Coronavirus: Business update – Help for the self-employed
26th March 2020
The Chancellor has today announced long awaited details of relief that will be made available to self-employed workers known as the self-employed income support scheme.
The government had faced criticism for failing to provide support for self-employed and freelance workers in its earlier huge package of economic measures.
How much is the relief
A taxable grant will be awarded per each month, which will be based on the lower of:
80% of average taxable profits per month for the last three tax years
This is a grant not a loan so will not be repayable.
Who is eligible?
This is open to self-employed workers who have profits of up to £50,000 per tax year and for whom the majority of taxable earnings must arise from self-employed work.
Only individuals who have submitted their 2018/19 Tax Return will be eligible. If this has not been submitted yet, an individual has four weeks from today to get this filed so that they may be eligible for the grant.
How do I apply
Enrolment is automatic, HMRC will directly contact you if you meet the qualifying criteria.
HMRC will contact you asking you to complete an online application form, then they will arrange for the monies to be paid direct into your bank account.
When will this be available from
This scheme is currently being set up by HMRC and should be available from June 2020 onwards.
It has been recognised that this delay may cause a cash flow issue and it has been announced that the self-employed will have access to universal credit in full if they qualify.
Note also, the income tax payments self-employed individuals are due to make in July 2020 has been deferred to January 2021.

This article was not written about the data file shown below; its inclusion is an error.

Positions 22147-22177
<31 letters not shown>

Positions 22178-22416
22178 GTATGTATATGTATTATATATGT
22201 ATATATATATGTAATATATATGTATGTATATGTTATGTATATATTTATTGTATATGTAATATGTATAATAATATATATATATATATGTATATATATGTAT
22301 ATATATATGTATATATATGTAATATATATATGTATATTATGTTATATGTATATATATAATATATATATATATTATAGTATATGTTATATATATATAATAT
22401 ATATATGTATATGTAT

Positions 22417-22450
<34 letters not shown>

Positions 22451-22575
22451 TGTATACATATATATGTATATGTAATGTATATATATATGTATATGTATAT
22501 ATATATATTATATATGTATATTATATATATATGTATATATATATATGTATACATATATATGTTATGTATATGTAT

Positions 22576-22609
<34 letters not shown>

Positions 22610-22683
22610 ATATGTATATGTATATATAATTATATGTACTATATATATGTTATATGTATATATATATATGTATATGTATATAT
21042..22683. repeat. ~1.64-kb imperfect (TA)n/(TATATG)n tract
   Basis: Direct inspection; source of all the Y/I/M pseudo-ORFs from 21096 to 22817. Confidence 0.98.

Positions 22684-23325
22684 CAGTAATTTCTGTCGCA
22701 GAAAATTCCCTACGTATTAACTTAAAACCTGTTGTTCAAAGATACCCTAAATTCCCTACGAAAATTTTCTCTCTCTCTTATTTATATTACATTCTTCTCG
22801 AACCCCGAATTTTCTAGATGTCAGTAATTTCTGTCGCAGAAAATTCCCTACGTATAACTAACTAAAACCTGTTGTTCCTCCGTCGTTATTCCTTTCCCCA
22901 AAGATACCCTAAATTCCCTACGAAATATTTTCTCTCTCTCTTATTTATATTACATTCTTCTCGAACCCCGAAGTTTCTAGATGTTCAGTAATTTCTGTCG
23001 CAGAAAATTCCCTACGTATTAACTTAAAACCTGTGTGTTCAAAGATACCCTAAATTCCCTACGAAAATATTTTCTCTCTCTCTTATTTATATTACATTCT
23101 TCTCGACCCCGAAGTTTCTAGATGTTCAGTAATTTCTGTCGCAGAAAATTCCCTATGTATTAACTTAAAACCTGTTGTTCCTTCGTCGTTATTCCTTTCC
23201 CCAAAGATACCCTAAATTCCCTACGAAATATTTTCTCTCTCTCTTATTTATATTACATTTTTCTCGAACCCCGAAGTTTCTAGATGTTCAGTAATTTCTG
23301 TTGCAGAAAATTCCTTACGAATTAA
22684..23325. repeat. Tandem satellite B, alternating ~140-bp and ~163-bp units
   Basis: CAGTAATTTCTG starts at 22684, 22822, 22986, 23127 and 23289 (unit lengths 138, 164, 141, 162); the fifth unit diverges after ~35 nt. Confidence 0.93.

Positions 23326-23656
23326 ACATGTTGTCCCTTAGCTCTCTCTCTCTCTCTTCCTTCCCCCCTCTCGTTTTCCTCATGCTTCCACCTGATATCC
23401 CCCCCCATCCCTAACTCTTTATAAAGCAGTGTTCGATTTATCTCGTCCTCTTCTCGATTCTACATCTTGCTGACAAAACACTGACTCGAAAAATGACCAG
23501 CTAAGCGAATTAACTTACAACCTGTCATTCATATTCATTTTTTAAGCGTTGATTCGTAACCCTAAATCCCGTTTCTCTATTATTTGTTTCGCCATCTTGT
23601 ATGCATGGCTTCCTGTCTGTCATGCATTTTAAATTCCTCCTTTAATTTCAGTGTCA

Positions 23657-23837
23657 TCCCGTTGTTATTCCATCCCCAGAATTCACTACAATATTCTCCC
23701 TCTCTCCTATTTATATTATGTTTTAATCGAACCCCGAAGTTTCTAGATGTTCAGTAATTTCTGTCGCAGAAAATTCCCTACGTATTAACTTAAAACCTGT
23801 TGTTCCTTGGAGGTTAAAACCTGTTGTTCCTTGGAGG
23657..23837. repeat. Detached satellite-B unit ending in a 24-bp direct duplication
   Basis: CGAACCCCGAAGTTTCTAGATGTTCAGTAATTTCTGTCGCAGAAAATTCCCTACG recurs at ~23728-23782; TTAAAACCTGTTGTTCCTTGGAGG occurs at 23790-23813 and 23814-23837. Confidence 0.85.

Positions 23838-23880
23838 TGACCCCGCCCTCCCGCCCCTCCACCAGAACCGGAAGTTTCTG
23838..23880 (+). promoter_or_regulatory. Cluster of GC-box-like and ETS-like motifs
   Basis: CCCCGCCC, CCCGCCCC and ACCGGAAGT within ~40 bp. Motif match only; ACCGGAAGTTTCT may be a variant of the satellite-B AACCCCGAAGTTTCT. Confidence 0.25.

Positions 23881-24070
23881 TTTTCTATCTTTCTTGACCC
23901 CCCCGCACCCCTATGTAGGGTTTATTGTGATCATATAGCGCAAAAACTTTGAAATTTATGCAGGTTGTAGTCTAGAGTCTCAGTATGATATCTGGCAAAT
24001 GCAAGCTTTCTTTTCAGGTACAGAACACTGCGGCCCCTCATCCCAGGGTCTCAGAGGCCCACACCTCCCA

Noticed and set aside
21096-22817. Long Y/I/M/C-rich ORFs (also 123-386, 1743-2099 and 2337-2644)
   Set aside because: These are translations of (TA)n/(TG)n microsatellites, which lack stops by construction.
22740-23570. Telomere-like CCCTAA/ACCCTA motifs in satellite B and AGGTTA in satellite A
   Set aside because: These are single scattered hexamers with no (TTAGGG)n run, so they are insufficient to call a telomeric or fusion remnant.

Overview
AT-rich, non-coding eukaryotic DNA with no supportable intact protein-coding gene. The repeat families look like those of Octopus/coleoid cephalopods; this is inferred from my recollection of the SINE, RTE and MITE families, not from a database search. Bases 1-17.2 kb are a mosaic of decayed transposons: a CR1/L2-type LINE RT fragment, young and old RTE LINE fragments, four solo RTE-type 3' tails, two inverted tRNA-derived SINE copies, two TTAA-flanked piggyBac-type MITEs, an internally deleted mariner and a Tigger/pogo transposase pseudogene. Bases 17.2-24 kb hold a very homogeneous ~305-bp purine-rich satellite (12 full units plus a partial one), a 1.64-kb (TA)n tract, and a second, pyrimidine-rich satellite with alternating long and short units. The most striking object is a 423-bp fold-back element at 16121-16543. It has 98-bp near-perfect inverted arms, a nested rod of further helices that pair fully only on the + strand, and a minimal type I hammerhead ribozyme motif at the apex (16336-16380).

It is advised that businesses in need of cash flow make use of other reliefs such as the business interruption loan (more details can be found on our website).
This announcement still leaves many unanswered questions that need resolving such as:
What happens to an individual who started in self-employment post April 2019. HMRC will have no record of their earnings on which to make an assessment?
When assessing partners in a partnership, will their assessable income (and entitlement to the relief) be based on the taxable profits of the business or their own individual share. For example, a two partner business with £80,000 of profits is not entitled to the relief. However, if it is assessed on an individual basis (£40,000 each) they should get the full relief, as their individual profit share is under the limit?
Clarity is needed as to what the Chancellor means, when he states the majority of income must be from self-employed earnings. Will this be based on a fixed percentage of overall taxable income, if so what is the required percentage?
What happens to businesses who had a dip in taxable profits due to a one off event occurring (e.g. a large item of capital equipment was purchased that qualified for capital allowances). Will they be penalised for this? Often we see individuals penalised for this when making a mortgage application, we hope HMRC will take a more considered approach.
No announcement was made regarding directors and in particular those who are directors of personal service companies (who are not legally recognised as self-employed). Will they receive any support? These individuals normally receive income as a mixture of minimal salary and remainder as dividends.
Will universal credit now become available for directors as a means of support . This may though, not be necessary if it transpires they are entitled to a grant on 80% of their salary payments as per the employment retention scheme. However, we are awaiting further clarification, on this which should be available shortly.
Detailed guidance on this matter should be rolled out shortly, which will hopefully address some of the concerns raised above. When this has been made available we will let you know.
Please remember we are here to help as much as possible through these challenging times. We will continue to keep you updated as further announcements are made over the coming days.